IELTS Cambridge 15 – Speaking (Test 4)

1. Speaking Part 1

Topic: Jewellery

1. How often do you wear jewellery? [Why/Why not?]

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Almost every day. I always have my earrings and a watch on and a gemstone necklace for some formal ceremonies. I love wearing jewelry because it is a beautiful fashion accessory that can make my outfits stand out and more attractive.

2. What type of jewellery do you like best? [Why/Why not?]

I’ve currently had a love affair with filigree jewelry, a form of intricate metalwork originating from ancient civilizations. I read about it somewhere on the Internet and was so mesmerized by its beauty that I instantly bought a pair of filigree earrings to wear on special occasions.

3. When do people like to give jewellery in your country [Why?]

In Vietnam, jewelry is the most popular gifts for weddings. Generally, the elderly relatives in the family and very close friends of the bride and the groom will give gold jewelry to the couple.

4. Have you ever given jewellery to someone as a gift? [Why/Why not?]

No, I haven’t. To be honest, I don’t think giving jewelry as a gift is a good idea if you don’t know the recipient’s preferences. Instead, I usually buy chocolate boxes or some kinds of luxury stationery items to gift my friends and colleagues.

2. Speaking Part 2

Describe an interesting TV programme you watched about a science topic.

You should say:

  • what science topic this TV programme was about
  • when you saw this TV programme
  • what you learnt from this TV programme about a science topic
  • and explain why you found this TV programme interesting.

Sample Answer:

I’m going to talk about “Planet Earth,” an Emmy Award-winning documentary, and is also one of my favorite science programs ever.

The series started to be on air in 2006 with 11 episodes for each season. The series offers a general but informative insight into a wide range of natural landscapes, captivating its audience with breathtaking views and interesting footage of exotic species from almost all habitats on this planet. Besides, there is a short section after each episode, showcasing all the dangers and difficulties the filming crew had to face. I like most about this documentary because each episode has a new narrator and features interviews with experts on the topic, so I can get used to various English accents and enhance my listening skills. I have watched some episodes from this series again and again up until now.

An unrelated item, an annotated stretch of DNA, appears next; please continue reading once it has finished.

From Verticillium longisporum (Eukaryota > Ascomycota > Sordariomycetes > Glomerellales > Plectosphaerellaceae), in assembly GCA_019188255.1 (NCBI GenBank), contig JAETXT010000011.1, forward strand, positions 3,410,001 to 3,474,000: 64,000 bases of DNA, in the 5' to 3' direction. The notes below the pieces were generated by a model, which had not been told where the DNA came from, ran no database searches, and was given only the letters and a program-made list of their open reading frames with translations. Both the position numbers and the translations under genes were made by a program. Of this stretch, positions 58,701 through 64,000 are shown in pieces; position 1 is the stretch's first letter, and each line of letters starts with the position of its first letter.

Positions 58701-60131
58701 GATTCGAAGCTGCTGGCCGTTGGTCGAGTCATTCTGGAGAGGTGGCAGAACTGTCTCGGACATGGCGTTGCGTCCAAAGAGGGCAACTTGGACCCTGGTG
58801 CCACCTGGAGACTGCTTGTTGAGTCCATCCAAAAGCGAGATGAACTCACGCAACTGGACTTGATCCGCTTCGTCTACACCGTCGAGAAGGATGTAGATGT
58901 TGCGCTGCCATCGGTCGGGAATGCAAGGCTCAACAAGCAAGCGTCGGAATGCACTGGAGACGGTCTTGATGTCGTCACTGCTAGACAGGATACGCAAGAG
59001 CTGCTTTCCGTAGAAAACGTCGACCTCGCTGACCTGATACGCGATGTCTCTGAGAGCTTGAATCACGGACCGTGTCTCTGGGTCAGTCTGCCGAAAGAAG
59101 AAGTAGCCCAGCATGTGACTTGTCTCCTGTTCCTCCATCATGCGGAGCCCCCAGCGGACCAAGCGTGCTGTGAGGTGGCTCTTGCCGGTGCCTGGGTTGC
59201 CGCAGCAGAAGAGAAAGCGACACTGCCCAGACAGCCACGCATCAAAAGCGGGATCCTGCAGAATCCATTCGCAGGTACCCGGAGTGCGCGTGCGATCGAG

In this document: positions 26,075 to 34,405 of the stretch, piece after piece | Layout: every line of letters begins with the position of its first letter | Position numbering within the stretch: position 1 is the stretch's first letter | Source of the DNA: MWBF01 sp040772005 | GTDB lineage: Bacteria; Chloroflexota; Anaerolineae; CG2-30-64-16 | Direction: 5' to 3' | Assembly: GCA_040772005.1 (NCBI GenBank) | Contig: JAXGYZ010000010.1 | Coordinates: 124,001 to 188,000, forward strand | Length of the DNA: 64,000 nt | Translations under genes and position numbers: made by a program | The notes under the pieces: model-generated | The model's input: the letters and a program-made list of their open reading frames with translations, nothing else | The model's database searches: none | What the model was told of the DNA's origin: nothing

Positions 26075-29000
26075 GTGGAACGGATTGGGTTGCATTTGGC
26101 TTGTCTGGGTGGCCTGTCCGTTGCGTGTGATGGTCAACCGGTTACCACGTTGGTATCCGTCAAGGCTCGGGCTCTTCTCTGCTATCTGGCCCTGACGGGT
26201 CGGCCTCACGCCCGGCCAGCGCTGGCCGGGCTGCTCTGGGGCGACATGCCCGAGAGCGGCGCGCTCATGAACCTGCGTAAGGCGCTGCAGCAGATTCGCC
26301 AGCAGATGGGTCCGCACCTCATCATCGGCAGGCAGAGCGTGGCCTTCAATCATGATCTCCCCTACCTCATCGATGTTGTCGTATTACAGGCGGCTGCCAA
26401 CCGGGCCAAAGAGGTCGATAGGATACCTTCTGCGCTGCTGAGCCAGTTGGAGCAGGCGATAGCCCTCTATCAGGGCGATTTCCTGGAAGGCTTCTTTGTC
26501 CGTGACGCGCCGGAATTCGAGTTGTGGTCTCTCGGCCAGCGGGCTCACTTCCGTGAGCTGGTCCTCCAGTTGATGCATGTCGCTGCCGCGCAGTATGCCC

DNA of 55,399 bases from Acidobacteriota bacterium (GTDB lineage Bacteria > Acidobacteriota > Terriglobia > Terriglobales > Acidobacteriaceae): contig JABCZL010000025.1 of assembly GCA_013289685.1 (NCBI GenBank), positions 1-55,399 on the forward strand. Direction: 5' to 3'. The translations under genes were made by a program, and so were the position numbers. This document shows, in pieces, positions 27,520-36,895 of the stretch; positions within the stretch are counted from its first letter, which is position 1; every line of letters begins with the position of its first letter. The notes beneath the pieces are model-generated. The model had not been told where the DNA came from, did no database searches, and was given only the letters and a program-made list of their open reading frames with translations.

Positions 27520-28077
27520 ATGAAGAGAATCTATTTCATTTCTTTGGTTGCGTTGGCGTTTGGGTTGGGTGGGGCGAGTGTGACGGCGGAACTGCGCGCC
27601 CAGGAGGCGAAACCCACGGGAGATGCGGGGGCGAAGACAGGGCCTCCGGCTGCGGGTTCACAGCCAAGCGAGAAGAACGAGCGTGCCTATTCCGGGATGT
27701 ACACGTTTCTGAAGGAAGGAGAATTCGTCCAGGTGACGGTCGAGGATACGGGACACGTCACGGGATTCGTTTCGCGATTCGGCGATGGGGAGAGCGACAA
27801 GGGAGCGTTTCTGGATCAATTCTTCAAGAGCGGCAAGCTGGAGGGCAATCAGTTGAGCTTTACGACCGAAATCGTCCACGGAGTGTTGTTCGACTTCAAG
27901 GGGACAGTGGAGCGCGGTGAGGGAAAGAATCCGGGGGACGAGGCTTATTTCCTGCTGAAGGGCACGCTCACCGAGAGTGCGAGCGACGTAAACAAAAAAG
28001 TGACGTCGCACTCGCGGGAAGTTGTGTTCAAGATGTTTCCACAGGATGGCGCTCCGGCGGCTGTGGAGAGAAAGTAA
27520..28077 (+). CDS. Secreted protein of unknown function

You know, I’m quite a nature-lover myself, so watching this series helps reduce my everyday stress, ease my mind after long hours of hard work. The documentary also widens my horizons and give me the chance to learn lots of new things, such as the relationship between humans and native species in some parts of the world or the importance of protecting natural habitats.

3. Speaking Part 3

Topic: Science and the public.

1. How interested are most people in your country in science?

I think the majority of people in Vietnam do not have much interest in science these days. The first and foremost reason is that we do not have an effective teaching program. Most students find science-related subjects really boring. Besides, most people tend to pay attention to news related to celebrities or reality shows instead of scientific articles.

2. Why do you think children today might be better at science than their parents?

Obviously, children nowadays have better access to many sources of information like the Internet, libraries, or newspapers. Moreover, I suppose children receive a better education today than their parents’ time. Most schools have well-equipped labs that can encourage students to learn science- related subjects.

3. How do you suggest the public can learn more about scientific developments?

In my opinion, one of the vital elements to arousing public interest in science is to connect it to their everyday life. People, especially young students, should be given a chance to explore and understand how this subject plays an essential role in their daily activities.

Topic 2: Scientific discoveries

1. What do you think are the most important scientific discoveries in the last 100 years?

Actually, I am not an expert in science-related subjects. However, to the best of my knowledge, I would say Artificial Intelligence (AI) is a scientific breakthrough with the most profound effect on our society. It will facilitate the rapid development of computer technology, which is the fundamental platform for almost every technological device we are using.

2. Do you agree or disagree that there are no more major scientific discoveries left to make?

I don’t think this opinion makes any sense. Humans are still facing a lot of insoluble problems, which pose a severe threat to our survival. You see, the COVID-19 pandemic recently has caused widespread suffering all over the world. So, there is always room for further development in science fields.

3. Who should pay for scientific research – governments or private companies?

I think both parties have pros and cons, so it will be better if they can cooperate to spend money on scientific research. Although I would expect the government to invest their resources in science, scientific research is sometimes hindered by government bureaucracy. As for private enterprises, the results may be oriented in a way that brings them more profits.

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